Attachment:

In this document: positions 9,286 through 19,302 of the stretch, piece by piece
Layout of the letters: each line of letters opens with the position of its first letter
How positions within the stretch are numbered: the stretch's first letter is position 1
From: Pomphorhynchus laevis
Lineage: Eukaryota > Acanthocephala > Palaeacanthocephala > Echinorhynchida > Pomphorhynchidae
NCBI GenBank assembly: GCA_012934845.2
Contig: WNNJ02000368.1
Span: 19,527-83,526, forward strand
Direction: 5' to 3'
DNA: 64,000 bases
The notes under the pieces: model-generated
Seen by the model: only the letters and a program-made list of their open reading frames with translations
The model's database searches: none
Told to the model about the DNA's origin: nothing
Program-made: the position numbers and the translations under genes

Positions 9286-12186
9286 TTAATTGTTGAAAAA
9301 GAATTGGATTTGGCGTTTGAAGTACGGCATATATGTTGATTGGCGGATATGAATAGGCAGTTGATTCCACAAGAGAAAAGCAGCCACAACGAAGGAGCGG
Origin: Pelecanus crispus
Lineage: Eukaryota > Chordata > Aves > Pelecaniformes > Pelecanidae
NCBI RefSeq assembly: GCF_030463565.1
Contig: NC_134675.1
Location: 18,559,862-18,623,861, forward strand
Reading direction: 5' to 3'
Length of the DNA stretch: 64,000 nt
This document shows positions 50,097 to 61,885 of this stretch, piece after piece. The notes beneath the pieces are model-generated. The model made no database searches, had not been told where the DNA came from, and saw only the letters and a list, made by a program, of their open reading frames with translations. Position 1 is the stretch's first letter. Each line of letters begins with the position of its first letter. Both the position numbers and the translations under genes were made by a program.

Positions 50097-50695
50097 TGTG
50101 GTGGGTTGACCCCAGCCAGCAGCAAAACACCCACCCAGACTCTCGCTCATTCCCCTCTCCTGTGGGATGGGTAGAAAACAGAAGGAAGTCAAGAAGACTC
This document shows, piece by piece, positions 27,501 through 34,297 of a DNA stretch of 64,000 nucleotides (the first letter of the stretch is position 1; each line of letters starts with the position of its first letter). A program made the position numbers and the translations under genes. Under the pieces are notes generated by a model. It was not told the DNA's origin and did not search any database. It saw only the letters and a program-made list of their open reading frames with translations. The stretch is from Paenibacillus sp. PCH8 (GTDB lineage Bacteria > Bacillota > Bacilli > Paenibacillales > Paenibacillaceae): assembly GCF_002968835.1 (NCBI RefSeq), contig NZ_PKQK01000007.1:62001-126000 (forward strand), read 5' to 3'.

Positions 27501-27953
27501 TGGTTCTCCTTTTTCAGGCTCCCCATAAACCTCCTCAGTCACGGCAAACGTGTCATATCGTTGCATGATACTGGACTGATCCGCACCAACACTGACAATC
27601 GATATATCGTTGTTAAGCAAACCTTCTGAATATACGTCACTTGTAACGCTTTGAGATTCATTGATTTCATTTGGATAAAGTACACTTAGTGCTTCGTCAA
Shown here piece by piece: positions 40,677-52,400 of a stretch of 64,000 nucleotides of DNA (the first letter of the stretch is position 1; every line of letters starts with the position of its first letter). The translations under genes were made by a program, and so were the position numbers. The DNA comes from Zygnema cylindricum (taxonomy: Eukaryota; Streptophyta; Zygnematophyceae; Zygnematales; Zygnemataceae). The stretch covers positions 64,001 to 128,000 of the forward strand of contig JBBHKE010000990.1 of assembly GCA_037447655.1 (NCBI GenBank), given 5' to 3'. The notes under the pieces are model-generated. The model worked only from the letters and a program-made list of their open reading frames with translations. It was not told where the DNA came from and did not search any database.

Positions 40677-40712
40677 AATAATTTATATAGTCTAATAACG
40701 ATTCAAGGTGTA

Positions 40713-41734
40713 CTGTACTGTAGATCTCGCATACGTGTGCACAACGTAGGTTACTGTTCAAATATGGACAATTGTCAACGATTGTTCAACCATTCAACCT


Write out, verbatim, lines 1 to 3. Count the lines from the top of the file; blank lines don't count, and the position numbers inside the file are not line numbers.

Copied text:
In this document: positions 9,286 through 19,302 of the stretch, piece by piece
Layout of the letters: each line of letters opens with the position of its first letter
How positions within the stretch are numbered: the stretch's first letter is position 1